PajamaJeans Are Having a Moment
From a world beyond casual, a dimension without shape or size, a place where Rod Serling hosts Project Runway, come PajamaJeans. Sold by the thousands on Home Shopping Network and through TV commercials, PajamaJeans are exactly that. They are Snuggies with legs, "jeans" that pull on and, apparently, stay on right through REM sleep.
Made of a cotton-Spandex blend called "Dormisoft," sold for under $40, they come in all sizes. And by "all," I mean all the way up to 3X. In women's sizes, a 3X is somewhere between the first night of The Biggest Loser and having to be buried in a double-sized casket. It's a big size. Or as a saleslady at Macy's once told me, "Three-X isn't extra large. It's huge."
Not that I'm knocking the big ladies. I'm a rather generously proportioned lady myself, with jeans in my closet in a variety of sizes. I like to say I wear a size 10, but a 12 feels so good I buy a 14.
PajamaJeans are made for ... whom? Gals who regard real denim as too formal for everyday-wear? Who can't burn a calorie snapping and zipping normal jeans? Who can't be bothered changing out of jammies when they leave the house?
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In the ads for PajamaJeans and when they hawk them at midnight on HSN, one of the most emphasized attributes of this garment is "you can even exercise in them." Come on, do we think PajamaJean wearers are turning out for boot camp at dawn, squat-thrusting and lunging in these babies? Are they going deep-sea diving and parasailing in their drawstring stretch pants?
PajamaJeans say "sofa." They say long afternoons of Lifetime movies and bowls of pudding and "Why don't you kids go bother your father?"
There are hundreds of customer comments on the HSN web site about PajamaJeans. Buyers complain that the flannel lining is too hot and that the waistband isn't stretchy enough. One customer said she didn't like them but her husband did and he started wearing them once he removed the drawstring. One commenter wrote, "These aren't jeans that are comfortable like pajamas. They ARE pajamas."
No, they're not. They are symbols of our continuing descent into entropy, into a state of inert uniformity presaged earlier in this century by the mass wearing of Uggs. PajamaJeans are just Uggs for your ass.
Village Voice columnist Michael Musto has a stinging rant this week about how our culture has devolved into terminal, tasteless blandness. "We've become lollygagged cows on couches," writes Musto, "lulled by a succession of reality shows that serve faux confrontation to make us feel better about our own significant lack thereof."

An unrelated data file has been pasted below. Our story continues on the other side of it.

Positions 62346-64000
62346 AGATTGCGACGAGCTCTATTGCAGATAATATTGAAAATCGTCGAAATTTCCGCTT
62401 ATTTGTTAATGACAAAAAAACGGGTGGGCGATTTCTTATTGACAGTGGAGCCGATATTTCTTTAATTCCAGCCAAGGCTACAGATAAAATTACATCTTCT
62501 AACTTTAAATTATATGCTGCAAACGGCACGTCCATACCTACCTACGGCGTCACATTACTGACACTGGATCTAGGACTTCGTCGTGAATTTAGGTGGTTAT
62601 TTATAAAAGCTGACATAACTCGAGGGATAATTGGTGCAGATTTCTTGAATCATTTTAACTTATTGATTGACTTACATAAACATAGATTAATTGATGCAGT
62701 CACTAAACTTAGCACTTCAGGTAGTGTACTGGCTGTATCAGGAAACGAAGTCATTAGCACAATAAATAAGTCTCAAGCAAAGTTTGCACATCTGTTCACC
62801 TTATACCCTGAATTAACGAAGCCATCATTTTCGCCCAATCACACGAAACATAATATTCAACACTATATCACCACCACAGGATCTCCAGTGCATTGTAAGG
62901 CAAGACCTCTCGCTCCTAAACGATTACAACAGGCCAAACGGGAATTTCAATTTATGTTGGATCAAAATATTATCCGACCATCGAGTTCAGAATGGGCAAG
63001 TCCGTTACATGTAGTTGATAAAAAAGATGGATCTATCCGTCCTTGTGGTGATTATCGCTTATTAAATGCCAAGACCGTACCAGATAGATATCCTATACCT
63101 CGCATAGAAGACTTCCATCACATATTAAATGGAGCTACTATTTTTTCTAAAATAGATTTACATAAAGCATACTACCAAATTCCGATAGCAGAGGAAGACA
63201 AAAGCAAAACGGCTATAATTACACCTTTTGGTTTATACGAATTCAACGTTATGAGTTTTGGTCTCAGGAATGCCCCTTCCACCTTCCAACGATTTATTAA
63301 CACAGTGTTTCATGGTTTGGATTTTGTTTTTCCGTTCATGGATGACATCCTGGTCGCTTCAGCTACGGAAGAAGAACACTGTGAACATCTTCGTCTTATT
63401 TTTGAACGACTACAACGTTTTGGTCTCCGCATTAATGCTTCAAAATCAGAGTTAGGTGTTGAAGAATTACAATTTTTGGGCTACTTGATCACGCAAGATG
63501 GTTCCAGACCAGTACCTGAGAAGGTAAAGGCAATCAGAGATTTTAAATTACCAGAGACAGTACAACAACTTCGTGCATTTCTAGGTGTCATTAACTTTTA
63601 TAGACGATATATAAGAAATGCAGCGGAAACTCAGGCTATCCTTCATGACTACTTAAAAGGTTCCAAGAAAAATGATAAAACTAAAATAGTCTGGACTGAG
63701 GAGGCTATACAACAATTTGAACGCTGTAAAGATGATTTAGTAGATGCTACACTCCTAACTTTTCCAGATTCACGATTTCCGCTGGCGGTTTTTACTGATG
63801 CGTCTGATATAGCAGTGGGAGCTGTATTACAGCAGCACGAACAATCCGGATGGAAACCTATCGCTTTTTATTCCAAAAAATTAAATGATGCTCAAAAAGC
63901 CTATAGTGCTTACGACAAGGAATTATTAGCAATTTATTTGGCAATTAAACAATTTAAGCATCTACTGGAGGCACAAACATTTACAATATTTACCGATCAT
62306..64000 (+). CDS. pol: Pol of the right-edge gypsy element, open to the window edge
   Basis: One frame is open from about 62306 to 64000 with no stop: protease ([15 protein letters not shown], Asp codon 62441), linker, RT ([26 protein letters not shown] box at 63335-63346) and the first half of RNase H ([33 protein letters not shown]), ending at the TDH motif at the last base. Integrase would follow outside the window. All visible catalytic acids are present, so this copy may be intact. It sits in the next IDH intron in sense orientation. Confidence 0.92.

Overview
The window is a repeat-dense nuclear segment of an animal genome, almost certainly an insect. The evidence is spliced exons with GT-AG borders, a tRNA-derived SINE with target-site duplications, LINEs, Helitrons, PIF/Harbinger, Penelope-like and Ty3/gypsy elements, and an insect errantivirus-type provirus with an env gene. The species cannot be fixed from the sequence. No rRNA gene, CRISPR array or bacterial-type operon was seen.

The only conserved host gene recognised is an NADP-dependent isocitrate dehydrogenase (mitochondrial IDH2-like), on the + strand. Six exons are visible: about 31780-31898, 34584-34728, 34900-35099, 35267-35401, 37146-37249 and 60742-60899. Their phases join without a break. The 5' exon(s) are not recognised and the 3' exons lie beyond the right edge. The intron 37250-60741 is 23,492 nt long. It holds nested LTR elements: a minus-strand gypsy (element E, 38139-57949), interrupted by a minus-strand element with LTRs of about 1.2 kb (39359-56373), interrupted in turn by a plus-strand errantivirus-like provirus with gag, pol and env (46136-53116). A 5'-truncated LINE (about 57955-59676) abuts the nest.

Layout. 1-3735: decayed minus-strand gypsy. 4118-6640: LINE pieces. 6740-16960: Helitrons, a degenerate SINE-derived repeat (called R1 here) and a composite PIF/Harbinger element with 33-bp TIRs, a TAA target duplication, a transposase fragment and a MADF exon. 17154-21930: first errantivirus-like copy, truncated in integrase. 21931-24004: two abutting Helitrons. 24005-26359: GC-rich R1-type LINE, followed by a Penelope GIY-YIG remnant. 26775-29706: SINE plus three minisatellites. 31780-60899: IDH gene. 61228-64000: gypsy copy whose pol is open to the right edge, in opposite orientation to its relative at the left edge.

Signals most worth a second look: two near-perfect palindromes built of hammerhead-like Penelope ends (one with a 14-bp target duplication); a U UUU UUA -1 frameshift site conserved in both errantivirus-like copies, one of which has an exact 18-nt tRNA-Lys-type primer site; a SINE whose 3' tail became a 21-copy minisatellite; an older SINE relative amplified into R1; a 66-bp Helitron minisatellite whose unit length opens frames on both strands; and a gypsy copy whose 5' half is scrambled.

And for non-confrontational lollygagging, the perfect couch couture - cow-ture, if you like - comfy enough to spend a good 16 to 18 hours eye-glued to Sister Wives and Nancy Grace is PajamaJeans.
One hundred years ago, daytime clothes for the average American woman (who wasn't on a farm) started with cotton undergarments layered under ankle-length skirts and long-sleeved blouses with high necks. The most fashionable skirt shape back then was the "hobble," like an upside down onion with the narrowest opening at the ankle. Women, already cinched tightly by boned corsets, could barely walk in these things. Accessories typically included a wide-brimmed hat, gloves, high-buttoned boots and thick stockings.
Not until after WWI with the revolutionary styles of Coco Chanel did women's clothing soften up and become stretchy and loose, losing the waist-cinchers and hobbled skirts. Coco made her dresses from the fine knit fabrics used for men's undershirts.
I'm glad we don't have to wear corsets and gloves anymore, but I'm not sure what Coco Chanel would make of PajamaJeans. (I already know that Tim Gunn hates them. He said so on The Rachael Ray Show.) I would like to think Coco would appreciate their ease of movement but hate the laziness of their design, because they really are just tight, ugly, dark blue sweatpants with back pockets.
In the pilot episode of Seinfeld, Jerry let George know what he thought on the subject and he could have been talking about PajamaJeans.
Jerry: "Again with the sweatpants?" George: "What? I'm comfortable." Jerry: "You know the message you're sending out to the world with these sweatpants? You're telling the world, 'I give up. I can't compete in normal society. I'm miserable, so I might as well be comfortable.'"
Project Runway returns for its ninth season at 9 p.m. CT, Thursday, July 28, on Lifetime.
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